6. I say bring back the simple excitement that used to be Christmas - the excitement of friends and family getting together, the excitement of getting a gift when you/kids didnt have lists and requests and months of subjection to marketing, the excitement of having food and wine that was special and rare, the excitement of picking and decorating a tree. All of this so rarely happened, now it seems that we have fine food all year and gifts are definitely to be known quantities. i think we all miss the excitement. I feel for the person who lost their daughter and realise how lucky we are when I hear the thrill and excitement in my son's 6yr old voice as he announces that we dont buy our tree we just go outside and look for one around our house. As you said it's the homegrown memories that count.

  7. Christmas is what you make it. It is a time we may spend more of remembering our love ones, persons we are acquainted with and those we do not know at all - but we do it. I personally love the beauty of the world, through the Xmas music, and I prefer it 2 mos. ahead over the other music I hear,the beauty of homes that so many people give to me through their time, effort and cost, the ringing of the santa bells reminding me there are those who need my help. The planning and sharing a meal with all my family, and knowing that I have in a small way filled the table of someone I don't know. What is wrong with taking the time to plan and give a gift of time, talent or purchased in a room of those you care for and want to share this joyous season. You can share with the angel on the angel tree and feel the warmth of those you interact with. Thinking of others is what it is all about. Merry Christmas!!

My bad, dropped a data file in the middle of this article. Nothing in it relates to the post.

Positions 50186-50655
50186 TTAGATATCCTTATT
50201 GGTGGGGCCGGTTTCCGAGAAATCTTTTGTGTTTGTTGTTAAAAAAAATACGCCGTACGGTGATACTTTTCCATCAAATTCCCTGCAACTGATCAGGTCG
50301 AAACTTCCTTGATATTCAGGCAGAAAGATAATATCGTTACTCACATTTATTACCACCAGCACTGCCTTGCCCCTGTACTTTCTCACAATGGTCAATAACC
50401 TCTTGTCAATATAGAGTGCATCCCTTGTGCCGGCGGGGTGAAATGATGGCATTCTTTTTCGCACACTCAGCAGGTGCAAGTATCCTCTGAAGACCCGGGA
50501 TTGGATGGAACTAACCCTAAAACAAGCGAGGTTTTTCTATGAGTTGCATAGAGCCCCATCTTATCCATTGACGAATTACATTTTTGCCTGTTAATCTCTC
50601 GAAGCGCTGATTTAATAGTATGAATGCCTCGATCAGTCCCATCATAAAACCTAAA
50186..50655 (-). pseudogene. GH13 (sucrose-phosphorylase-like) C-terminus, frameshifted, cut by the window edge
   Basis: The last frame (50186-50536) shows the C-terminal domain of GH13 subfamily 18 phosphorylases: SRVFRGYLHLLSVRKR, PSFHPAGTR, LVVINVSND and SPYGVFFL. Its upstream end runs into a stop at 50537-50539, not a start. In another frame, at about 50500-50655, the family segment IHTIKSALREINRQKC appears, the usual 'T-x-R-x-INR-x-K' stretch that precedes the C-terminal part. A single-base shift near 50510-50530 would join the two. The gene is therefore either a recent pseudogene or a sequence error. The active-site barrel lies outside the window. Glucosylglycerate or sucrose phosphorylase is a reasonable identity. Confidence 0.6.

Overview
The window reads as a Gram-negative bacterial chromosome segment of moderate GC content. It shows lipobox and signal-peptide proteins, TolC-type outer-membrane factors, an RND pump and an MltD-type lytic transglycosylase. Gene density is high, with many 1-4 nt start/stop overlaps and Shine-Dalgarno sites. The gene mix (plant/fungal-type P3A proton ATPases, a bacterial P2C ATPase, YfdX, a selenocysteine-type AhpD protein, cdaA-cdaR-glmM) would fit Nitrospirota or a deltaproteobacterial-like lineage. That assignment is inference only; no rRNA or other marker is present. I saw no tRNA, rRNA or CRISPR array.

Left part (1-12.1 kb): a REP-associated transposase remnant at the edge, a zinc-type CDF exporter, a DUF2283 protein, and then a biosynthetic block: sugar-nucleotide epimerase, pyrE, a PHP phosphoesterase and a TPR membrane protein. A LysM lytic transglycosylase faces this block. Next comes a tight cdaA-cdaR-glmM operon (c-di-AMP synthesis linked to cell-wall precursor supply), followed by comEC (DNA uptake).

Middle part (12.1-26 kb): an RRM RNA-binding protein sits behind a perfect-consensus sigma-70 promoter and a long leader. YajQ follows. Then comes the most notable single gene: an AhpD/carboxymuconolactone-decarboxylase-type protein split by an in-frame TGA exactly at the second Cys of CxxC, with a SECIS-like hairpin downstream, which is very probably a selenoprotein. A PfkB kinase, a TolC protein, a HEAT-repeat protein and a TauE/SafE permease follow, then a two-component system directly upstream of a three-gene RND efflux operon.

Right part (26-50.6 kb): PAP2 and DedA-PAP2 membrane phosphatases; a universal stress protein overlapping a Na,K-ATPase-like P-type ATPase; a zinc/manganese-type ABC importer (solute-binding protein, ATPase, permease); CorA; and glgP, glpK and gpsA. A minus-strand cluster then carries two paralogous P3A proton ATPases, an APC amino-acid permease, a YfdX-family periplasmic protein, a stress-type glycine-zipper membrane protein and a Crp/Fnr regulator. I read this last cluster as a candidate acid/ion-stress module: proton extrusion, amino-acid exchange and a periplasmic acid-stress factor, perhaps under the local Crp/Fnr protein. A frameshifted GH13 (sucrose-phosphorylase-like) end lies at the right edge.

8. Just read your christmas post, something about this time of year that seems to promote reflection on our station in life. For those of us of a certain age and fortune the giving and receiving of "things" has certainly lost it's luster.
    At this point in our lives many of us count our friendships as our most prized possessions.

    I really liked the piece, you started all light and airy and finished with what you felt in your heart, keep it coming.

  9. I really love this post. I wish I would have come over before Christmas, and I would have shared it. Have a wonderful new year!